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Fringe Online 2021

Low Down

Written by Yomi Sode and performed by David Jonsson, Directed by Miranda Cromwell, lit by Paule Constable, Sound Design Tony Gayle, Video Ravi Deepres, Composer and Musician Femi Temowo, Design Consultant Miriam Buether Costume Claire Wardroper, Voice Coach Hazel Holder Assistant Director Ewa Dina. Till July 10th.


‘Is this how it works, a small calculation of risks… looking at me?’ Poet Yomi Sode’s and breathe… is about how it might not, if we’re from many diverse backgrounds in this country. Not if we can’t express our grief, not if we cry and everyone looks on, British and embarrassed. No wonder you clam up. Why is Sode’s mother, a nurse ‘wiping shit from all those racist OAPs’ the one to fall ill with cancer and not get proper treatment? With more faith in God than the NHS.

Yet this woman who never smokes, drinks, cheats, shirks and pays her taxes and responsibilities to the bone, is dying. But… was she happy? Beyond believing DLR trains are driverless, if that helps. This is personal. It takes courage, delicacy and a memorable handling of themes that can seem painfully familiar. We get all of that here.

Played by David Jonsson, Sode’s addressing us as if a close family member. We’ve seen several scaled-up monologues – the two Death of England solo plays at the National last year, just before and during lockdown. This, less involved with the country, or overt racism, is more intimate. Less facing outward and in this confrontation with death and others’ reactions to it; ‘as if giving birth to this death’ Sode’s persona can face inwards. The text is poetic, studded with compelling knots of attention, insights, quotable one-liners. But Sode’s a storyteller too. It’s a winding narrative.

Particularly in the complex relationship of large families of Yoruba heritage for instance. And a cousin who won’t speak English to him, only Yoruba. Which he can hardly summon. Storytelling’s rich and necessarily with vivid talk-on cameos. For instance we’re given two versions of pastor, parodied by Jonsson. Some people stay away, fearful of being infected.

 and breathe… is directed by Miranda Cromwell, lit with a sense of music emergent from depths by Paule Constable, with sound design by Tony Gayle. – working with music on one side, a set of thrown voices and productions of voice on the other; sometimes a metronomic menace emerges, sometimes a hospital monitor. Occasionally a polyphony of sounds and cacophanies overwhelms the stage.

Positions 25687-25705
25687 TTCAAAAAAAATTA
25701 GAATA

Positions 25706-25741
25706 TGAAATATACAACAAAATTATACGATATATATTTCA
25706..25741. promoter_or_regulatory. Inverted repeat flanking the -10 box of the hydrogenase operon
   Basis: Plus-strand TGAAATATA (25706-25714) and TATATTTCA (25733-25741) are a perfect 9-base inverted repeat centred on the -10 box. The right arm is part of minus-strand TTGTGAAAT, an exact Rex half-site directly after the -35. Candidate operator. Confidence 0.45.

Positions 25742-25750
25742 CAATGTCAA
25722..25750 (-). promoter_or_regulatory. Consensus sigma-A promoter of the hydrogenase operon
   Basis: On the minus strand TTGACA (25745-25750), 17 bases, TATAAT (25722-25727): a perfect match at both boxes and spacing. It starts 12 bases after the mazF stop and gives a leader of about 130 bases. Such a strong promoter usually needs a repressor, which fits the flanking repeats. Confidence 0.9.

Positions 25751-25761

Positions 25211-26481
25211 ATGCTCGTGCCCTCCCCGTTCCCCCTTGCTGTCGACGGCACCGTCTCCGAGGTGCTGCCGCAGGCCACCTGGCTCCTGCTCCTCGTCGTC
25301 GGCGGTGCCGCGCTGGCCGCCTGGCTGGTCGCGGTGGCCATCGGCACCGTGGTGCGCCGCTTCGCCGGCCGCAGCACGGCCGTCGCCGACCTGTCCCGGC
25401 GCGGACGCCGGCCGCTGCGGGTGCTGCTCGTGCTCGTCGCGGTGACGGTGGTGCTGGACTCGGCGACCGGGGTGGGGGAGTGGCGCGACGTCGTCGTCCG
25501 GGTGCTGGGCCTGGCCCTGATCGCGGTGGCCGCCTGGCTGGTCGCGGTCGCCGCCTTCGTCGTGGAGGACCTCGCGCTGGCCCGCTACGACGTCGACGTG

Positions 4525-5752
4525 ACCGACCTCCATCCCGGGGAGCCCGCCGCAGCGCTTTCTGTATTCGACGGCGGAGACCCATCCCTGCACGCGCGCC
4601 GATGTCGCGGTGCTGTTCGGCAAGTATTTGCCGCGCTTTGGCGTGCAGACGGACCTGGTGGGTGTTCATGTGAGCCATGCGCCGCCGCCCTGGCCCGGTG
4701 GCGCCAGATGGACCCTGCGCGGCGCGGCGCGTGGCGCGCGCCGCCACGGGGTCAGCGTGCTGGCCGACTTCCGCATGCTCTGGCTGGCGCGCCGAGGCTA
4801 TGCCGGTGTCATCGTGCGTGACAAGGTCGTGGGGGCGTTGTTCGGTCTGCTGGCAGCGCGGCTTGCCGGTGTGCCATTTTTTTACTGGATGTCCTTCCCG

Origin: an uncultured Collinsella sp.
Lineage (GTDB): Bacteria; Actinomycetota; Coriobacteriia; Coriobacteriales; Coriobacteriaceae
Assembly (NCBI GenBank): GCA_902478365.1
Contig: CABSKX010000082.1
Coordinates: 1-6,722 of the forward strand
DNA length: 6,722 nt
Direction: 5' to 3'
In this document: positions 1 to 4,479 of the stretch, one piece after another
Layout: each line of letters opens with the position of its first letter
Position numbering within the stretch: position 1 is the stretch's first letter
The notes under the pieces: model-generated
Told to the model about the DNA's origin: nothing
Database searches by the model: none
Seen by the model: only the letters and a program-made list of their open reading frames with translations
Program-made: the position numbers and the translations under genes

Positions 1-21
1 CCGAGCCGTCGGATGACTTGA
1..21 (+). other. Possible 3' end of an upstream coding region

There’s a striking panoramic video by Ravi Deepres, at first enlarging as words type themselves across in white and dissolve in a shower of digital sand. There emerges a figure from words, from history. A deep forest wraps around the stage’s open brickwork (for once near-invisible here), sometimes a deep green sea. We begin to see just how integral to the performance it’s going to be. These images interrogate ancestry, inheritance, baggage.

Femi Temowo’s composer and performing musician – we see him at his performance and mixing desk to start with tracking blended vocals, vocables and an elegiac sound giving small sense of what’s to come. Occasionally Jonsson interacts with him. Later the palette’s more exuberant gospel. Design consultant Miriam Buether has pulled it together with characteristic pristine wonder. Costume by Claire Wardroper works classic black and white.

An hour in and a change of pace, certainly shift. After a riff on a Corbyn rally in Middlesborough it’s funeral meats, a litany of feasts and the funeral; in that order.

The crux of this third section is male vulnerability – something Sode discusses in the post-show Q&A. The way Jonsson tricks out male reactions to vulnerability illuminates this superbly. Male fear of crying; it’s contagious. Jonsson draws in the funereal voices, and radiates out an arrival of small joys, bigger release.

It’s beautifully inhabited by Jonsson, with Temowo and the creatives pushing out an envelope of breathing, a space to celebrate and mourn. Because poetry sashays in and out, there’s a different linguistic pressure and pull-through at different nodal points. So the narrative can eddy, its 72 minutes drift as the production honours real-time moments.

Jonsson saves this in his islanded world, pinpointing diverse voices, once metal-voiced through the mic. What radiates though is Sode’s humanity, warmth shot through with the painful exactness of his vision, shafts of uproarious laughter. He’s not afraid of a breathtaking vulnerability. A private world of poetry and grief’s translated to the stage without a gauze filter. It refuses to strike a distance or attitude, but it’s not simply raw. Sode’s hybrid theatre is a compelling immersion of witness and poetry: we need more of it.